By Arielle P. Schwartz, Holley Law Fellow, National Gay and Lesbian Task Force
Since the Supreme Court of the United States overturned Section 3 of the Defense of Marriage Act in United States v. Windsor, and restored marriage equality in California by invalidating Proposition 8, the judicial system is no stranger to the longstanding debate surrounding marriage equality. New Jersey, Hawaii, Illinois, and New Mexico have subsequently joined the right side of history and we continue to see the Courts interpreting the law in favor of love.
- In Utah, the United States District Court for the District of Utah held that Amendment 3 of the Constitution of Utah and similar statutes are unconstitutional because they deny same-sex couples their rights to due process and equal protection under the Fourteenth Amendment of the United States Constitution.
- In Nevada, the United States Court of Appeals for the Ninth Circuit ruled that the ban on marriage equality is no longer justifiable—resulting from the recent decision that ruled sexual orientation cannot be a basis for discrimination during jury selection. What does this mean if Nevada still does not perform same-sex marriages? The Ninth Circuit has appellate jurisdiction over Alaska, Montana, Arizona and Oregon—all who have prohibitions limiting marriage to one man and one woman. This may be the push those states need to challenge marriage equality bans and Nevada may have set a precedent for their cases.
- On Wednesday, Feb. 12 (also the day that same-sex couples in Louisiana and Missouri filed lawsuits challenging marriage equality bans in their own state), a Kentucky court struck down Kentucky’s law that refused to recognize valid same-sex marriages performed in other states, saying it violates the U.S. Constitution’s guarantee of equal protection under the law. Judge Heyburn concluded:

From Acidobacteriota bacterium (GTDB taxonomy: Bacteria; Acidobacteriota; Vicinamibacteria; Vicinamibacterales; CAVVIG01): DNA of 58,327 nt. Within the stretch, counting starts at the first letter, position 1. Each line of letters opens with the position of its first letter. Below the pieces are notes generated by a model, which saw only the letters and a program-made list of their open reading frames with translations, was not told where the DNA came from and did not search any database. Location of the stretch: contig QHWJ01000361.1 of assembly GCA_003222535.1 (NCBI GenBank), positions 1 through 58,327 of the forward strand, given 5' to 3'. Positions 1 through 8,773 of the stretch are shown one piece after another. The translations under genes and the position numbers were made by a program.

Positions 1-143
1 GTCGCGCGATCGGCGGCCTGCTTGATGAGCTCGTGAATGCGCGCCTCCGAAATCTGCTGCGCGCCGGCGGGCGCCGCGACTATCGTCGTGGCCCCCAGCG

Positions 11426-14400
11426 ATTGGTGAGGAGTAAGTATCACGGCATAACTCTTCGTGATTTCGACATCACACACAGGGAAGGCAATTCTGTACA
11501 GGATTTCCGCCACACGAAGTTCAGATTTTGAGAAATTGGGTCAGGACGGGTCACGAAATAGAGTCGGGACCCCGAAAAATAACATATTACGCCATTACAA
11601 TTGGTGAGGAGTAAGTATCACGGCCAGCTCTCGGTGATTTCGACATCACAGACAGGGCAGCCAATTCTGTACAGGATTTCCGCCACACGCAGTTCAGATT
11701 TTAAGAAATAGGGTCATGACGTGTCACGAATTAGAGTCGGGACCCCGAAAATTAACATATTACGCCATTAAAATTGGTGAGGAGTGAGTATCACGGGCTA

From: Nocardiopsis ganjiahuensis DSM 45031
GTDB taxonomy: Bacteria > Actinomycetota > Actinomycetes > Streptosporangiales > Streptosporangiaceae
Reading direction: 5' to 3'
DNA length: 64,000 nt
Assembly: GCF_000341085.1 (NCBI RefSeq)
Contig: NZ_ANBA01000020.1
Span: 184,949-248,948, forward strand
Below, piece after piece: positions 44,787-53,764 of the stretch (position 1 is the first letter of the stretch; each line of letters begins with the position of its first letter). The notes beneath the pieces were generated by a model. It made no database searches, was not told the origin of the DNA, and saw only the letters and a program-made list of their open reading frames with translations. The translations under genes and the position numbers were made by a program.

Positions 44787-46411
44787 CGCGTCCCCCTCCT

For years, many states had a tradition of segregation and even articulated reasons why it created a better, more stable society…many states deprived women of their equal rights under the law, believing this to properly preserve our traditions. In time, even the most strident supporters of these views understood that they could not enforce their particular moral views to the detriment of another’s constitutional rights…It is clear that Kentucky’s laws treat gay and lesbian persons differently in a way that demeans them. Here as well, sometime in the not too distant future, the same understanding will come to pass.
Yesterday, Federal Judge Arenda L. Wright Allen of the United States District Court for the Eastern District of Virginia held in Bostic v. Rainey that Virginia’s statutory and constitutional prohibitions against same-sex marriage was unconstitutional, confirming that Virginia must recognize same-sex marriages that were carried out legally in other states. She continued by rejecting the defendant’s arguments around the notion of “tradition” as a reason to uphold the same-sex marriage ban, stating, “Tradition alone cannot justify denying same-sex couples the right to marry any more than it could justify Virginia’s ban on interracial marriage.” The ruling was accompanied by a stay, meaning that same-sex couples cannot yet begin marrying in Virginia until the case can be heard by the Fourth Circuit Court of Appeals.
While the Supreme Court skirted the issue as to what level of judicial review they used when deciding Windsor, Virginia used strict scrutiny—the most stringent standard of judicial review used by United States courts. For a law banning same-sex marriage to pass strict scrutiny, the legislature must have passed the law to further a “compelling governmental interest,” and must have narrowly tailored the law to achieve that interest. For a court to review the law under strict scrutiny, the legislature must have either notably curtailed a fundamental right with passing the law, or passed a law that involves a suspect classification. Suspect classifications generally include race, national origin, religion, and alienage.
The inconsistencies afforded to cases litigated around sexual orientation discrimination and what basis of review sexual orientation is afforded, may make this issue head to the Supreme Court of the United States in the not too distant future.